Thursday, September 17, 2015

Veterans Benefits Include Crisis Intervention and Suicide Prevention

Virgil T. Golden Funeral Services has served veterans and supported soldiers on active duty as a regular part of our history in the Salem area since 1949.  On our website we have a Veterans benefits page describing benefits for families of veterans after the death has occurred, as well as various programs to support active duty soldiers.

Since September has been declared Suicide Prevention month we are publishing this blog to support information and resources available for families and veterans from the website

The banner and video below show the concept of The Power of One and how much it can make a difference in saving the lives of those who risked their lives for us. Below those is a checklist of Learning How to Recognize the Signs that a veteran needs help.

One of the most important areas of this Veterans Crisis website is Learn How to Recognize the Signs. We are reproducing the complete text here so that we can get the information out and possible help a veteran now. We are posting the link to this blog on our Facebook page (  and ask that you share it with others who may appreciate knowing this information.

Learn to Recognize the Signs

Many Veterans may not show any signs of intent to harm themselves before doing so, but some actions can be a sign that a Veteran needs help. Veterans in crisis may show behaviors that indicate a risk of harming themselves.
Veterans who are considering suicide often show signs of depression, anxiety, low self-esteem, and/or hopelessness, such as:
  • Appearing sad or depressed most of the time
  • Clinical depression: deep sadness, loss of interest, trouble sleeping and eating—that doesn’t go away or continues to get worse
  • Feeling anxious, agitated, or unable to sleep
  • Neglecting personal welfare, deteriorating physical appearance
  • Withdrawing from friends, family, and society, or sleeping all the time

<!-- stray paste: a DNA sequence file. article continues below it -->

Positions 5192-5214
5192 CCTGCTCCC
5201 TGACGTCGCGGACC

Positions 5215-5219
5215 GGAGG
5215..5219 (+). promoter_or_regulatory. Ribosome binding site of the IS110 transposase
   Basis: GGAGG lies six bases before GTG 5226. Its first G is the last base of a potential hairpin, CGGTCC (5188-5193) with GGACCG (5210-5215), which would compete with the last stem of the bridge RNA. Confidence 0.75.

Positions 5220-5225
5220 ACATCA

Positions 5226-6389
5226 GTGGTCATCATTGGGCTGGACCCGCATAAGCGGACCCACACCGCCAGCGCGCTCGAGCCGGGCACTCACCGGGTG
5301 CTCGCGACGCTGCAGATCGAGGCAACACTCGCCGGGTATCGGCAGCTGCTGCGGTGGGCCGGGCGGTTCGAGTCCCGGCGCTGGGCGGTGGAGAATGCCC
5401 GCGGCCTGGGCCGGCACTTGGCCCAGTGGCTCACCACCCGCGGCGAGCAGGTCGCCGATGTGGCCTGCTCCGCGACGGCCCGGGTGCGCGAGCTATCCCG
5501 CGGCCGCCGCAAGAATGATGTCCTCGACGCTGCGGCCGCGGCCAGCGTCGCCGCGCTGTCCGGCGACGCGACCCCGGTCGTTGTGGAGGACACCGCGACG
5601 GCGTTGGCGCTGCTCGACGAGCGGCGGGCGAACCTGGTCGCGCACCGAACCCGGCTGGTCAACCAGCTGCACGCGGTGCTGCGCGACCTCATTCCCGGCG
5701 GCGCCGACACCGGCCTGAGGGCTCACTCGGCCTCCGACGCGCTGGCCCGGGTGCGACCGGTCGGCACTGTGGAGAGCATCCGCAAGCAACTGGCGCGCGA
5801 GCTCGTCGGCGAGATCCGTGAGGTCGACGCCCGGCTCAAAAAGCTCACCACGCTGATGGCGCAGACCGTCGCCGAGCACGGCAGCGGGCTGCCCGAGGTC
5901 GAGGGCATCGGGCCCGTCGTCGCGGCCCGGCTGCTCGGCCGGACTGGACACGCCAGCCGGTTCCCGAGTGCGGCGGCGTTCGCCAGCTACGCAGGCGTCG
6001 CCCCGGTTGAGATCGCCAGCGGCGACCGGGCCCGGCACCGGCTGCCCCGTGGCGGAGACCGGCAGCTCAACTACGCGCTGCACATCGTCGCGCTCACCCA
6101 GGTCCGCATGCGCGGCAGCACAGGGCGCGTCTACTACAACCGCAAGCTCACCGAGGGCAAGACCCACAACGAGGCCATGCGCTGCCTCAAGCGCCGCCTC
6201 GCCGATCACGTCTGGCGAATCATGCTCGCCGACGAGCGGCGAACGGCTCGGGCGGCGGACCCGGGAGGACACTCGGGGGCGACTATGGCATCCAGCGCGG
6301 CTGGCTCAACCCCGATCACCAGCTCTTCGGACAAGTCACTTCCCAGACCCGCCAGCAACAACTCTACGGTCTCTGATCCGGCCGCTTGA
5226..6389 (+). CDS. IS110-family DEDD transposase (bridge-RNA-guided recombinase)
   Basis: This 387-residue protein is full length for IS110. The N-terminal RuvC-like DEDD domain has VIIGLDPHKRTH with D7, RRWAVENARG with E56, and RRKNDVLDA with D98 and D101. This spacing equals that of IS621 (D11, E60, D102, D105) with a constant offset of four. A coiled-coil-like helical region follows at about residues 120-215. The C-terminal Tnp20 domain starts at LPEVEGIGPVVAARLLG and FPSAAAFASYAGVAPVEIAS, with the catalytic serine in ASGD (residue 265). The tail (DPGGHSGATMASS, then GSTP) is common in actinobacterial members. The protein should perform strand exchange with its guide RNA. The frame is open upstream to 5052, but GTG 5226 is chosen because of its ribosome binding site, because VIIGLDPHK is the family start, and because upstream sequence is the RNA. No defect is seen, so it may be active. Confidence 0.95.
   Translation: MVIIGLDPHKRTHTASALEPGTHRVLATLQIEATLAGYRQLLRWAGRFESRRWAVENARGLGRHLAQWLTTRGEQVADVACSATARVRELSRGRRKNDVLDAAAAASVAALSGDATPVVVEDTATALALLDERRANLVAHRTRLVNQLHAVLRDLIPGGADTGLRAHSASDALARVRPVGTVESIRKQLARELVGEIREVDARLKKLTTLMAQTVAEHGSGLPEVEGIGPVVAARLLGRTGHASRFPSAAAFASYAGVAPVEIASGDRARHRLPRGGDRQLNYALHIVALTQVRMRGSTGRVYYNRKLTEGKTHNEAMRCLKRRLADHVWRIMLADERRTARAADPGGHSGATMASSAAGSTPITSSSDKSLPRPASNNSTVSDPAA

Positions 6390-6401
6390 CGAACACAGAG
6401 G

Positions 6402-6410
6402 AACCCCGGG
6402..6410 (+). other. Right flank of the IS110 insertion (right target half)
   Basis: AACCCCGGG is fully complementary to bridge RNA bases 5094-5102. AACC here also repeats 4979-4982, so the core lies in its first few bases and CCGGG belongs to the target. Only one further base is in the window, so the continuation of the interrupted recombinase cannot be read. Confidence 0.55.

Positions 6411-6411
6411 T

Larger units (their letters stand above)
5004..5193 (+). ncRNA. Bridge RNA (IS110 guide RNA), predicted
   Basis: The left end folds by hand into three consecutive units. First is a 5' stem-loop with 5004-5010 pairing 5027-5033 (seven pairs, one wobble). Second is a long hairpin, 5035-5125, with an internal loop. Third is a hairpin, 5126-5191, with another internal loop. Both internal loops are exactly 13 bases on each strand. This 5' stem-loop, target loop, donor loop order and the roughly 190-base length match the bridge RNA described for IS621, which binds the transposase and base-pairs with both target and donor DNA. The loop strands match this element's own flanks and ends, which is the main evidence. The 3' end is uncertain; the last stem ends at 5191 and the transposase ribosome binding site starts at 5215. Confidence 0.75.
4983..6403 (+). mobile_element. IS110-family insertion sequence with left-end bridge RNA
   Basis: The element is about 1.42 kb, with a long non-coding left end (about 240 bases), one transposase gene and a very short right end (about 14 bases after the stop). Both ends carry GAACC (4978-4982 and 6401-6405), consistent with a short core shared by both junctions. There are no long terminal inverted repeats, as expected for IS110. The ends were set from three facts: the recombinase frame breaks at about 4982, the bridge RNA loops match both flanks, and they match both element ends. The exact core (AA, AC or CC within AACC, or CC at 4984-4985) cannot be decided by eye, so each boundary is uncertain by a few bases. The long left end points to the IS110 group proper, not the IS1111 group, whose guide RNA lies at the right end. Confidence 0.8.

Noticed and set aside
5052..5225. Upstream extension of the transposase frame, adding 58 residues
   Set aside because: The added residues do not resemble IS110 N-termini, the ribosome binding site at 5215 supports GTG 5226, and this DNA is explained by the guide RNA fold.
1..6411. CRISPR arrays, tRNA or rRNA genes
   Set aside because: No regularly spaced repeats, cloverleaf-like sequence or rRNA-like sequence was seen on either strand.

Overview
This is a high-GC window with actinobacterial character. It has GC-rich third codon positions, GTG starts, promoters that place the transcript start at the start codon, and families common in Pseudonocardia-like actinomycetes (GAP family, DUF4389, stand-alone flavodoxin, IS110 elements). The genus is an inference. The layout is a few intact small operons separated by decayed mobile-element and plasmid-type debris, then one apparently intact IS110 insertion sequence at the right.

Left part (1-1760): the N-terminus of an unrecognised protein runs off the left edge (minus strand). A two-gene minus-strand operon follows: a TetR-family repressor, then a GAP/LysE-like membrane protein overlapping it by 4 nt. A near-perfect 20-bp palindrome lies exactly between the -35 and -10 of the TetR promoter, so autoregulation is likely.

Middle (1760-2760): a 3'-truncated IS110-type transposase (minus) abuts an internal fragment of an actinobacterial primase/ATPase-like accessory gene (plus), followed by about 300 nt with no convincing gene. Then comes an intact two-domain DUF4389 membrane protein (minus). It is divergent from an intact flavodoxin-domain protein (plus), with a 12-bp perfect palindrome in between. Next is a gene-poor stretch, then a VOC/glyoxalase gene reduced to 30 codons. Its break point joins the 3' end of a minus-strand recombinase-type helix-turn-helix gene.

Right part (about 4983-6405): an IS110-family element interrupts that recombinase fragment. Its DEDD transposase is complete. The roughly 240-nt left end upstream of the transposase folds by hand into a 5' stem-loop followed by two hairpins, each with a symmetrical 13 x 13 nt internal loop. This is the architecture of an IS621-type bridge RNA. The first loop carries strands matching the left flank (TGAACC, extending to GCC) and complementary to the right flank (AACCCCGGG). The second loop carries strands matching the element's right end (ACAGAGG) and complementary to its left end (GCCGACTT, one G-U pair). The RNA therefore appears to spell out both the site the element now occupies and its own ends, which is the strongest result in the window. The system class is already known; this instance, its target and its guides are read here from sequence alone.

• Losing interest in hobbies, work, school, or other things one used to care about
  • Frequent and dramatic mood changes
  • Expressing feelings of excessive guilt or shame
  • Feelings of failure or decreased performance
  • Feeling that life is not worth living, having no sense of purpose in life
  • Talk about feeling trapped—like there is no way out of a situation
  • Having feelings of desperation, and saying that there’s no solution to their problems
Their behavior may be dramatically different from their normal behavior, or they may appear to be actively contemplating or preparing for a suicidal act through behaviors such as:
  • Performing poorly at work or school
  • Acting recklessly or engaging in risky activities—seemingly without thinking
  • Showing violent behavior such as punching holes in walls, getting into fights or self-destructive violence; feeling rage or uncontrolled anger or seeking revenge
  • Looking as though one has a “death wish,” tempting fate by taking risks that could lead to death, such as driving fast or running red lights
  • Giving away prized possessions
  • Putting affairs in order, tying up loose ends, and/or making out a will
  • Seeking access to firearms, pills, or other means of harming oneself
If you are a Veteran or know a Veteran who is showing any of the above warning signs, please call the Veterans Crisis Line , chat online , or send a text message today.

Virgil T. Golden Funeral Services
Salem, Oregon
24/7 Phone lines - 503-364-2257

Thursday, July 23, 2015

Music for Funeral Services and Celebration of Life

by David Brown
guest blogger